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Saidullah (also known as "Mullah Mastun"[1][2] lewanai faqir or lewanai in Pashto[3] and by the British as "The Great Fakir" or "Mad Fakir",[4] "Mad Fakir of Swat"[5] or the "Mad Mullah",[6]) was a Pashtun fakir and religious mendicant whose Pashto name translated to "God-intoxicated" as a reference to his religious convictions and his belief that he was capable of miraculous powers.[3] In response to the British occupation of the North West Frontier Province of modern day Pakistan, and the division of Pashtun lands by the 1,519 mile long Durand Line,[7] Saidullah declared a jihad against the occupying British Empire and led from 10,000 to 100,000[2][8][9] Pashtun tribesmen in an uprising which began with the siege of Malakand from July 26 to August 2, 1897 against British forces under Brigadier-General William Hope Meiklejohn, and Major-General Sir Bindon Blood.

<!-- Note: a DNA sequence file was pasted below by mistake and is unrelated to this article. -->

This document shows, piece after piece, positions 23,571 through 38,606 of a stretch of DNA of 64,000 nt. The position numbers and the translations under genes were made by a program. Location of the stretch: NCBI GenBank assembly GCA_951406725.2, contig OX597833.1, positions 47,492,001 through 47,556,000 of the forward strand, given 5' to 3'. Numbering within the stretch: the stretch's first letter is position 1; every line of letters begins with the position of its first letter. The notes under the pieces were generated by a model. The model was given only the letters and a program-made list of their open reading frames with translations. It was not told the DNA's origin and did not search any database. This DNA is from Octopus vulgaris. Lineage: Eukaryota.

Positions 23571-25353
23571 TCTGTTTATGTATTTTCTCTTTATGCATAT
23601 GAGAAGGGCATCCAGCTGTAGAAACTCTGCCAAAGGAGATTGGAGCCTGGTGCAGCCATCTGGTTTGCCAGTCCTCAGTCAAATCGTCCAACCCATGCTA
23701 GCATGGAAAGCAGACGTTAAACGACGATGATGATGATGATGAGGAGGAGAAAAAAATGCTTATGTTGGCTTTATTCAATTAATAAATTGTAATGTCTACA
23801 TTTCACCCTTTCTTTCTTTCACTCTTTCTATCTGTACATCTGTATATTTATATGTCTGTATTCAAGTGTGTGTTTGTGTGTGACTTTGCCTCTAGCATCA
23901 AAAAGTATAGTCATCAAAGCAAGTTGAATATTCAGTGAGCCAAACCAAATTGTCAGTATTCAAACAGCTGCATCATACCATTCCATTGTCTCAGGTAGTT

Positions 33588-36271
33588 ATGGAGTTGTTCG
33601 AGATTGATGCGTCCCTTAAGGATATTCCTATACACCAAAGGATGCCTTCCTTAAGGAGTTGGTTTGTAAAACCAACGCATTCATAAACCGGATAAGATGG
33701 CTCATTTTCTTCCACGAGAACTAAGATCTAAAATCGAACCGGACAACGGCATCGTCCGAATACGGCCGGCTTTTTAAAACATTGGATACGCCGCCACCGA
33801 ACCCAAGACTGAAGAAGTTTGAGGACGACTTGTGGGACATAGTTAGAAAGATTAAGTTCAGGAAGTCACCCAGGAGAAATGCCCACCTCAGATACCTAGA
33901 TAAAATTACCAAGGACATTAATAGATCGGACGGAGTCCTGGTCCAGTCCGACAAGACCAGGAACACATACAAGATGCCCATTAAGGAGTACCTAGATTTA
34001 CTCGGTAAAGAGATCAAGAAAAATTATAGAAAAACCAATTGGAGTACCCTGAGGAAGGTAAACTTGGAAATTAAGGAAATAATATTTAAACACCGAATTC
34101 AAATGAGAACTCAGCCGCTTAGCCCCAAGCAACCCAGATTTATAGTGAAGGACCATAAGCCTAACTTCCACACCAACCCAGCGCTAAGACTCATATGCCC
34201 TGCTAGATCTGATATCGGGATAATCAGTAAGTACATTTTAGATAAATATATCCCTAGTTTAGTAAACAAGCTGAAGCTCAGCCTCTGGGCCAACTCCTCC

1. ^ Spain. 177
  2. ^ a b Eknath Easwaran (1999), Nonviolent Soldier of Islam (see article), p. 49
  3. ^ a b Beattie p. 171
  4. ^ Hobday p. 13
  5. ^ Edwards p. 177
  6. ^ Elliott-Lockhart p. 28
  7. ^ Lamb p. 93
  8. ^ Wilkinson-Latham p. 20
  9. ^ Gore p. 405